Despite lots of Gen Zers opening up about how their political beliefs have clashed with those of their parents, when asked which groups most strongly shaped Gen Z’s political views, the top answer was family (82%). Other influential factors include friends, political figures, and posts seen on social media. 

Interestingly, Gen Z seems more likely to share views with a romantic partner than with a member of their family. Over a quarter (27%) of respondents said their views somewhat aligned with their significant other, and 33% said their views strongly aligned. It seems like political beliefs have become a dealbreaker in many relationships — according to a 2020 YouGov-Economist 2020 poll, 86% of Americans think it’s become more difficult to date someone from the opposite political party in recent years, so Gen Z’s thoughts on the matter are part of a nationwide trend. When Her Campus asked for other factors that influence an individual’s political alignment, multiple respondents said that reading and books have shaped their viewpoints.

Although members of Gen Z have varying political views, one thing is for sure: we’re here to stay and make our voices heard in the U.S. government. This generation has a lot of power, and is absolutely determined to make an impact.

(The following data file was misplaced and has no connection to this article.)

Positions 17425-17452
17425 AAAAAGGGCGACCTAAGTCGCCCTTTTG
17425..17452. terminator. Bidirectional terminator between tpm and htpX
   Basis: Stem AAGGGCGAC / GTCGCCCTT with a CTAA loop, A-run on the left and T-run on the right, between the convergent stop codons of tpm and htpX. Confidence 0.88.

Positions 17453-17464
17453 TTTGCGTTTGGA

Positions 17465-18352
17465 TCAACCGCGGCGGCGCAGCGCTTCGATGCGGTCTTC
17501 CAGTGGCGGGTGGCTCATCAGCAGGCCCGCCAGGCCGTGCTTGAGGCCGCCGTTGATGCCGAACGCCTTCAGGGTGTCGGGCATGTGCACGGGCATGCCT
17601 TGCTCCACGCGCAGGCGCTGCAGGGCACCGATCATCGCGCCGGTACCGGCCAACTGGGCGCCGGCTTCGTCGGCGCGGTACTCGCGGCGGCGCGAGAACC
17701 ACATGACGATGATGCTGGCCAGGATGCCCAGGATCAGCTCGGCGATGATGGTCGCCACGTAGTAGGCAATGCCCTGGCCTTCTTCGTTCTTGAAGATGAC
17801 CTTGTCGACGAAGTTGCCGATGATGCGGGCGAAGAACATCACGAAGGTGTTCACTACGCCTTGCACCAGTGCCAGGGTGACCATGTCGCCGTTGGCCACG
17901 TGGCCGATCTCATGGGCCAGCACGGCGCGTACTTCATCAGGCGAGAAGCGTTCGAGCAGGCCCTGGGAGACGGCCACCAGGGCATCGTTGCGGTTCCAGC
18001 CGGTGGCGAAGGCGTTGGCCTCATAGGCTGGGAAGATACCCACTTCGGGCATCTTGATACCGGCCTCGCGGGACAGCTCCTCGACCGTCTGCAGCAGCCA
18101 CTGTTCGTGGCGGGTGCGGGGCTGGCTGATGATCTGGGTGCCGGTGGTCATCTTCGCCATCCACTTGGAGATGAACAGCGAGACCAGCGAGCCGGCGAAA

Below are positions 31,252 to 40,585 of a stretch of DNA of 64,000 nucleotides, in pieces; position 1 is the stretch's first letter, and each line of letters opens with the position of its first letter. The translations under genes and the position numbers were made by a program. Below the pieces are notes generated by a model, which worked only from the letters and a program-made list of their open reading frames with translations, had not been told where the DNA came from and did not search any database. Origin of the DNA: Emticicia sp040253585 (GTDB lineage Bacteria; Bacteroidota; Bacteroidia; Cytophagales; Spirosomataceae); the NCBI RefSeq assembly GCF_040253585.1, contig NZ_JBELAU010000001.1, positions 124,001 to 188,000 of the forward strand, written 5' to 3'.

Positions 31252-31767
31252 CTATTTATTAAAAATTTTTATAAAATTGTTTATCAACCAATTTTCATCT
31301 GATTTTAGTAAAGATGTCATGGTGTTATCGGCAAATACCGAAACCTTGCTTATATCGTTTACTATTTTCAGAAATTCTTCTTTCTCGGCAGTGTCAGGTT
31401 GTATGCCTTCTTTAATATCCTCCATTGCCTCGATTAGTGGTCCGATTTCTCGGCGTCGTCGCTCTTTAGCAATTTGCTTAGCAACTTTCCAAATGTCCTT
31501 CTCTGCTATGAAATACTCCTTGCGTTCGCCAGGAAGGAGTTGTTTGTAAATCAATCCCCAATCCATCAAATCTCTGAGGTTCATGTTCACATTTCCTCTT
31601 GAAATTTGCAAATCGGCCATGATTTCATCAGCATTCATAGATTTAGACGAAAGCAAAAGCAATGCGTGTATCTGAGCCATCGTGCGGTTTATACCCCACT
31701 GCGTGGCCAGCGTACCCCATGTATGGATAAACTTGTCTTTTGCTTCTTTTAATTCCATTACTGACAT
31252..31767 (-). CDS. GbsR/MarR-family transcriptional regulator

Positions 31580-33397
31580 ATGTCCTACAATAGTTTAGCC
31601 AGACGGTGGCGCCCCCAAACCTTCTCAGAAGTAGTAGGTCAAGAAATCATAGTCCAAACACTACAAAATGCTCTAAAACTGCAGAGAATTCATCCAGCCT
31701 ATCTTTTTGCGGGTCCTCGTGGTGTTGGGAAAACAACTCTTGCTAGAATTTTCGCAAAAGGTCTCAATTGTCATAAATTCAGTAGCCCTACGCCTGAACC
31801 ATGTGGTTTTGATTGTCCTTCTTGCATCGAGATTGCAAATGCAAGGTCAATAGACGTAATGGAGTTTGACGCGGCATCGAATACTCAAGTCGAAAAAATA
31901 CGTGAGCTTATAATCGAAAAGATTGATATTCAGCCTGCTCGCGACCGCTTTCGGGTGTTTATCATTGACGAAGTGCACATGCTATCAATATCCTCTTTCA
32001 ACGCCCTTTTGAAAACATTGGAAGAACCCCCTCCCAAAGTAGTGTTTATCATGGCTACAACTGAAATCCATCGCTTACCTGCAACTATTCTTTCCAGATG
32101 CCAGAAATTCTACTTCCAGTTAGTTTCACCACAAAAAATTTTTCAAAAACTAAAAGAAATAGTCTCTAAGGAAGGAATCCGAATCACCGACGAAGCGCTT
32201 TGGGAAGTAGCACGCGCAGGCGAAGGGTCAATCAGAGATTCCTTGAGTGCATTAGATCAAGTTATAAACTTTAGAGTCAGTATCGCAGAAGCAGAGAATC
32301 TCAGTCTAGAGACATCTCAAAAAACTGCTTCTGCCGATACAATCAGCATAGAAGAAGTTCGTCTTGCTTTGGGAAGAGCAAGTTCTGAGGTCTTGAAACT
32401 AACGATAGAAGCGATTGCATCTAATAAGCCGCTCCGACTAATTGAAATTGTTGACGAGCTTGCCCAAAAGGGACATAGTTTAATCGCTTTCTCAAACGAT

Jordyn Stapleton has been a National Lifestyle Writer for Her Campus since February 2023. She covers a variety of topics in her articles, but is most passionate about writing about mental health and social justice issues. Jordyn graduated from CU Boulder in December 2022 with Bachelor’s degrees in music and psychology with a minor in gender studies and a certificate in public health. Jordyn was involved in Her Campus during college, serving as an Editorial Assistant and later Editor-in-Chief for the CU Boulder chapter. She has also worked as a freelance stringer for the Associated Press. Jordyn is currently taking a gap year and working at a local business in Boulder, with hopes of attending graduate school in fall 2024. Jordyn enjoys reading, bullet journalling, and listening to (preferably Taylor Swift) music in her free time. If she isn’t brainstorming her next article, you can usually find her exploring coffee shops or hiking trails around Boulder with her friends.